La Serena has a grand total of 39 churches! We didn't make it to all of them, there is a limit to how many churches you can actually enjoy in a limited amount of time.






We arrived in La Serena just in time for Easter. This is a holiday that's taken very seriously in South America, and people tend to travel more than usual. For us this meant staying an extra three days in La Serena because we couldn't get bus tickets to our next destination. Despite all the churches there's not that much to do in the city, therefore we ended up booking a bunch of tours to fill the days.
Our first trip was to the Mama Lluca Observatory. La Serena and the surrounding area is famous for star gazing. It's no coincidence that three of the world's most important scientific observatories are located in the region.



We were very lucky with the weather the night we went, there were almost no clouds and even though there was a full moon there wasn't too much light pollution. Looking through different telescope we could see star clusters and even Saturn :) Looking through the telescope Saturn looked just like one of those glow-in-the-dark stickers from the 90's. I'm not even sure it was real.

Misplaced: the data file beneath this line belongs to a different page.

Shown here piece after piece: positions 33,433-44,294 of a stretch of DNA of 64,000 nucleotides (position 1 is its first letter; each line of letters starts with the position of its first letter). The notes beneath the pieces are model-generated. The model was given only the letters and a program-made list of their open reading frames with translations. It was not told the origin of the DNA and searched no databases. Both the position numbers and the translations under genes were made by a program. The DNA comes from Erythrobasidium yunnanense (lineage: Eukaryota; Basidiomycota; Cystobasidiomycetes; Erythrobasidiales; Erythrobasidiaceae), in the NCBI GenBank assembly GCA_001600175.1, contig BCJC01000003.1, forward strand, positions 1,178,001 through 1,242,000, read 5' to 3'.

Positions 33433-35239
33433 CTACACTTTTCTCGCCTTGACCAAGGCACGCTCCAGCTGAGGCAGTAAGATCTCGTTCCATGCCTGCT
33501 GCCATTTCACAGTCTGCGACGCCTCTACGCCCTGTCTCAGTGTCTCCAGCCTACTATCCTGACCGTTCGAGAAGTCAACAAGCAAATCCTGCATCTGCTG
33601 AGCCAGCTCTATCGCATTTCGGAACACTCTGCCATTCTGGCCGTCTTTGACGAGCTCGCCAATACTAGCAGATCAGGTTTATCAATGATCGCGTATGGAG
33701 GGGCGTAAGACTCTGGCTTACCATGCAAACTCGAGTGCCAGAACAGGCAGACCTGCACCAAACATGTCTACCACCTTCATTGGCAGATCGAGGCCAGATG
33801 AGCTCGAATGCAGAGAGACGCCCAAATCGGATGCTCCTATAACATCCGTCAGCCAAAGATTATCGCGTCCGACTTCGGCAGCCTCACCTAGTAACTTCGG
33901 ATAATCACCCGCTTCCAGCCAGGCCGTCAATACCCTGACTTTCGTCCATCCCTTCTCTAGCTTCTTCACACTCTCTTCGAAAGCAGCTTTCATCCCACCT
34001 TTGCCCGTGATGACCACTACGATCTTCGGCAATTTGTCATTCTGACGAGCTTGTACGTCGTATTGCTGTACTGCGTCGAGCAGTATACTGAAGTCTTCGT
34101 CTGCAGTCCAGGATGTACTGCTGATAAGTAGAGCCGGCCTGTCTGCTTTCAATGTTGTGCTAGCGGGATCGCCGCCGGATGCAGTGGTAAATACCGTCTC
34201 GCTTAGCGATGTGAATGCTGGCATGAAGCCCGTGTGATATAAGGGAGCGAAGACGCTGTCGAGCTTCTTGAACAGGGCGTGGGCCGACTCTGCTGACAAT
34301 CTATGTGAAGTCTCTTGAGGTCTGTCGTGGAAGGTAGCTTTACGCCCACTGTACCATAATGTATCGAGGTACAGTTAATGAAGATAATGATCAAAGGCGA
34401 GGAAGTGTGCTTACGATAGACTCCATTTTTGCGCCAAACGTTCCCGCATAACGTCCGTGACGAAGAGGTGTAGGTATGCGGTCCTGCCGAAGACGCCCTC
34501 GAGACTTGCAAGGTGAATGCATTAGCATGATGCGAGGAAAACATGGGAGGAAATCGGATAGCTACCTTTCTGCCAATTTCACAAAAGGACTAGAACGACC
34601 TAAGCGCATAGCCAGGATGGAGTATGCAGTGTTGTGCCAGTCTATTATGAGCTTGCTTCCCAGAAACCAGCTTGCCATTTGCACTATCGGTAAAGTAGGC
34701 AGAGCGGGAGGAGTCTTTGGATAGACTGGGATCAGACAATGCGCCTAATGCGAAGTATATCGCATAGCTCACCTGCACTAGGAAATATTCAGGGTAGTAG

We were lucky to have a great guide who pointed out countless constellations and rattled off the names of half of the stars in the sky like it was nothing.

The following day it was time for another organized trip, we were heading to the Pingüino de Humboldt National Reserve a couple of hours outside of La Serena. Here you can spot sea lions, bottlenose dolphins and of course Humboldt penguins.

Ran in to some vicuñas on the way :)

Once we arrived in Choros, a small fishing village, we got in the boat and were ready to see some wildlife :)



Humboldt penguins


Sea lion

Humpback whale. We cruised right over top of this big thing! I was terrified!

After cruising around looking at wildlife we moored at Damas island, where we wandered around for a while.


We didn't go swimming, it was too cold :( But I'm sure it would be really nice in summer.




After a late lunch we headed back to La Serena. It was an early night fro us, as we had to get up early again the next morning to go on yet another tour.
On our last day in La Serena we went on a tour to the Elqui Valley, which among other things is famous for it's pisco distilleries.
First stop was at an Elqui valley baker, well known for his delicious pastries.